And that was just his opening statement.
The homeland security committee’s oversight and management efficiency subcommittee, which Perry chairs, had convened to discuss a recent watchdog report that concluded the service is not managing its vehicle fleet effectively. The report by DHS Inspector General John Roth found that the service leased nearly 1,100 of the expensive SUVs, some of which came equipped with rechargeable flashlights, devices to carry bike racks and a digital keyless remote entry system with a six-tone siren.
The agency, Roth wrote, could not justify the need for such an expensive and vast fleet, which included 101 more law enforcement vehicles than the number of full-time Federal Protective Service law enforcement positions. He said the agency could have saved more than $2.5 million last year by being more cost-effective. The protective service, part of DHS, provides security and law enforcement services to more than 9,500 federal facilities in Washington and nationwide.
In the hearing, Perry started right in on the DHS officials testifying before him, saying that his staff had calculated that the protective service has far more vehicles per office than other DHS agencies such as U.S. Customs and Border Protection.
L. Eric Patterson, the service’s director, responded that he urgently needs a vehicle fleet,. given that he oversees about 1,000 law enforcement officers in all 50 states who often have to travel hours to respond to incidents at federal facilities.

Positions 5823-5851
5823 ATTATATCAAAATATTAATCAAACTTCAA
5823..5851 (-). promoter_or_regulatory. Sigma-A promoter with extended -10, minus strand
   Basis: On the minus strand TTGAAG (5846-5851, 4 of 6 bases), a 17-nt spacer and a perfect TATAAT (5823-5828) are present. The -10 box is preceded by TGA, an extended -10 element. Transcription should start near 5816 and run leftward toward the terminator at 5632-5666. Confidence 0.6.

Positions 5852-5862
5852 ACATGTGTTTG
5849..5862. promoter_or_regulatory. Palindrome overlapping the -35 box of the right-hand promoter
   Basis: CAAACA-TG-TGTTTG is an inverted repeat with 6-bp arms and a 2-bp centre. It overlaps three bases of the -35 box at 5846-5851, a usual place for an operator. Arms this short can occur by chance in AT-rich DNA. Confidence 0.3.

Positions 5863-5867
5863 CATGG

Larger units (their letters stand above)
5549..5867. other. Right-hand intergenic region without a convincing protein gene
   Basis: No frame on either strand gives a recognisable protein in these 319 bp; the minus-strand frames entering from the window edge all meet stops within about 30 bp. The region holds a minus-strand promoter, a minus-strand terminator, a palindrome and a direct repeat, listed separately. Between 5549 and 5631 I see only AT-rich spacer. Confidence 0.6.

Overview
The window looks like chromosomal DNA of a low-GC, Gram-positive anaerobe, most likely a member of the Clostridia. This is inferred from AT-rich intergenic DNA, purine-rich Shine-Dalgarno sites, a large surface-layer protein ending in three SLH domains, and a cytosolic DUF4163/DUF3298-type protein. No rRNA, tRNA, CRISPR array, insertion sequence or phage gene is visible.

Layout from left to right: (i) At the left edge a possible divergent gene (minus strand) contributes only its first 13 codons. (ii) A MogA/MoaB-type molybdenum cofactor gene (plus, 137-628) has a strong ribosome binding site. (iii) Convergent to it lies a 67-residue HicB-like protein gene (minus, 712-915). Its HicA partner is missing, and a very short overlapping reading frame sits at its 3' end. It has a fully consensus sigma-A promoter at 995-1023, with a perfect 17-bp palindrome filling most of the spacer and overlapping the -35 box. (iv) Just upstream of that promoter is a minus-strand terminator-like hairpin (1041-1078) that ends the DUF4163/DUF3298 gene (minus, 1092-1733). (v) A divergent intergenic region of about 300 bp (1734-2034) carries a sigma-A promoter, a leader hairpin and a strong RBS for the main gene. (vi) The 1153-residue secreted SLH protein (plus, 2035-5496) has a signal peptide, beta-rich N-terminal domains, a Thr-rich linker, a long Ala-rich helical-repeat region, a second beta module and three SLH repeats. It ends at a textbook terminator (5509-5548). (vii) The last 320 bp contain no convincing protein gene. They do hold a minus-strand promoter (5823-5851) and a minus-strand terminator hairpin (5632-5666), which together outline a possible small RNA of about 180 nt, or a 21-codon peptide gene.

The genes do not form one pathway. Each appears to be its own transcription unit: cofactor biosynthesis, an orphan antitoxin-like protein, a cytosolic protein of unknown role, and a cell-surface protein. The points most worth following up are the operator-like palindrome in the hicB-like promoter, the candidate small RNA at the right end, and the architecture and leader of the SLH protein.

“Our folks are on the road a lot. Vehicles break down,” he said. “We must have vehicles as a backup if in fact vehicles break down.”
DHS officials concurred with the suggestions for improvement in Roth’s report, including better monitoring and documentation of vehicle acquisitions and leasing decisions, but they have also emphasized the urgent need for the service to have and maintain a vehicle fleet.
Perry wasn’t buying it, saying every service officer is given a vehicle to take home. “I find no way to justify what you have laid out for me,” he said. “…I’m assuming you guys have lived in the real world. I drive my car to work. My wife drives her car to work. Most people, they take transportation, they handle their own transportation. They don’t get a vehicle provided to them.”
Thomas Chaleki, a senior official in DHS’s management directorate, said the protective service doesn’t allow personal use of vehicles and has “stringent rules” governing who gets a “home to work” one.
Perry interrupted him. “Sir, how stringent can it be when every officer has a vehicle?” he said.
Rep. Bonnie Watson Coleman (D-N.J.), the subcommittee’s ranking member, asked more gentle questions. She wondered if it would impede response time to dangerous incidents at federal facilities if officers had to first go to the office and pick up a car before responding.
“It absolutely does,” Patterson replied. “When we are responding to an emergency, time is of the essence.”
But Perry, who dominated the questioning, ended the hearing with a not-so-veiled warning. “We don’t want to be overly harsh here, but understand, we are the stewards of the taxpayers’ money,” he told the DHS officials. “We don’t want to tell you how to do your business. We don’t want to have this meeting again… but if this continues, if Mr. Roth brings this report to us again next year and it’s not substantially different, we’re going to do the same dance.
“And there’s probably going to be legislation that gets in your business,” Perry added, without being specific. “And it’s going to be bad for all Americans.”